Cardinal Blase J. Cupich

The human face of immigration

Wednesday, March 13, 2024

As Pope Francis has often said, “reality is greater than ideas.” That phrase comes to mind as I reflect on the ill-tempered remarks that are reported in the media vilifying migrants entering the United States. Words such as “criminals” and “terrorists,” among other depictions that portray these suffering families as subhuman because of their ethnicity or race, are very disturbing and just plain wrong. These words, and the ideas behind them, do not match the reality that we as a church have experienced over centuries of welcoming newcomers.

Many of our own family members who came to these shores were often victimized by such rhetoric and suffered as a result as they tried to find their place in society, and a better, safer life for themselves and their families. Yet they pressed on and made enormous contributions to the nation. And today, as we listen to the stories of the latest migrants and asylum seekers, we hear once again stories of great heroism of people who simply want a better life for themselves and their families, and who also have a deep desire to contribute to our nation, much like our forebears have done.

Recently I received an update on how the Archdiocese of Chicago and Catholic Charities are teaming up with parishes and local and state governments to assist asylum seekers and migrants coming to Chicagoland. Through this cooperative effort, we are securing safe housing environments with the involvement of onsite 24/7 security, providing legal and translation services and ESL classes, and accompanying those who suffered great trauma making their way to the U.S. by offering counseling.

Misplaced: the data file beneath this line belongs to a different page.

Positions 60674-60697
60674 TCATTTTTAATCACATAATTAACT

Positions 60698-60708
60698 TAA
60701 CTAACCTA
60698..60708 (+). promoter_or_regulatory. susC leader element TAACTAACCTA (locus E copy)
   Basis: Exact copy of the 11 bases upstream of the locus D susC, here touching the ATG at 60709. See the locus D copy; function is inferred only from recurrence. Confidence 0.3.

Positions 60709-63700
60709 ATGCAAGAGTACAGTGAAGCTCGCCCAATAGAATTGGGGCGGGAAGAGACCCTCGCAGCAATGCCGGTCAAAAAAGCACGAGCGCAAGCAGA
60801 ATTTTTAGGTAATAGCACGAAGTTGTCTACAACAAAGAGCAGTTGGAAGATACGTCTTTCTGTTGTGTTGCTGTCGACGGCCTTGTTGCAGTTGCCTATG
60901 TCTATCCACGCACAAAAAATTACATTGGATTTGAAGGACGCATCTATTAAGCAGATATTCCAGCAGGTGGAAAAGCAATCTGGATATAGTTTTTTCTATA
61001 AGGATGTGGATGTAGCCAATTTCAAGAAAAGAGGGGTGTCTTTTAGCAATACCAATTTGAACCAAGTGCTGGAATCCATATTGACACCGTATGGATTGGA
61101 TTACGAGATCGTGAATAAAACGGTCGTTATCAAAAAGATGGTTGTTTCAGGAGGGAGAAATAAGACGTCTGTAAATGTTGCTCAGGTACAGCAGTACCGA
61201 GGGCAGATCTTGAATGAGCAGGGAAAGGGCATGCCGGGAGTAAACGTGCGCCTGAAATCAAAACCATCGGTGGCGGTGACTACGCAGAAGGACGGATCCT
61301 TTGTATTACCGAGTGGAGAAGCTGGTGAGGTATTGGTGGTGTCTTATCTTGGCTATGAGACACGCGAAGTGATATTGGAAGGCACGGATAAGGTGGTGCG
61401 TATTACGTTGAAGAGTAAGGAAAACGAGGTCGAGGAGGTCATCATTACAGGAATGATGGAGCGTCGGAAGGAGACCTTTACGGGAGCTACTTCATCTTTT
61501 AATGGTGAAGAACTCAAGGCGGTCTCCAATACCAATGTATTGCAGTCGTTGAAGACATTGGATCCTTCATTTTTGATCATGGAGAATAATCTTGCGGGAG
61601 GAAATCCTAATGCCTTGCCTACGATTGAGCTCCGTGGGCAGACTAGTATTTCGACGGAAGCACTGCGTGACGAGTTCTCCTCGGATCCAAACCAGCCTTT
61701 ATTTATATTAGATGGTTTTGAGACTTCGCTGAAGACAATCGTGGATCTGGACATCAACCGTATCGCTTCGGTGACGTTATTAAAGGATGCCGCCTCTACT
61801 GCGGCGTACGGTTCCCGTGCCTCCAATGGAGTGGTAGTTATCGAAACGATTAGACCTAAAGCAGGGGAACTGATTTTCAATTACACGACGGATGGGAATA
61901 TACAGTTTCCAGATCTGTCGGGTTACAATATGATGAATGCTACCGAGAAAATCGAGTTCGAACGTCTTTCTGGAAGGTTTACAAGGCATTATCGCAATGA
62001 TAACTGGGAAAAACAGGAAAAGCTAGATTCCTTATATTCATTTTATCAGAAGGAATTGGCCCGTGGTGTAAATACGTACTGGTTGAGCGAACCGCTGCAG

The reality is that newcomers are here, and they have needs that we can help to address. The work we’ve done through public/private partnerships, through private acts of welcoming, and of course with the support of generous parishioners, reminds us of all we can do when we work together to welcome the stranger.

The archdiocese is placing special emphasis on helping migrants to transition more quickly into longer term housing — and employment. The sooner newcomers experience stability in their lives, the quicker they will move to independent living.

What have we discovered in offering these services? We have found that these people are highly motivated to work and move on. Every day we witness with admiration how those who have secured employment leave for their jobs early in the morning and come home late at night. They want to improve the lot of their families and are willing to sacrifice a great deal for them.

Their example inspires us to match the initiative of these families by providing wraparound services for their transition toward independent living. We have found them very receptive to our efforts to integrate them into society, as we work to exemplify core values such as respecting others, working hard, being accountable and open to learning.

Again, the migrants we assist are highly motivated to succeed and become contributing members of society, and it is morally wrong to demean their human dignity. We should forcefully come to their defense.

No doubt our immigration system is broken and needs serious attention. Yes, the United States has a duty and right to secure its borders, and we must be honest about the reality of limited resources. But addressing these concerns comprehensively rests on the shoulders of our elected leaders, who should not avoid their obligations by scapegoating those seeking a better life, just as our ancestors did.

I am grateful for the generosity of donors who have helped in these resettlement efforts. You remind us of our obligation to welcome the stranger, as Jesus taught in the Sermon on the Mount. Indeed, providing such welcome is one of the tests Christ established for how we come to recognize him in this world — and how he will recognize us in the next. You also remind us to be suspicious of ideas when they become detached from realities.



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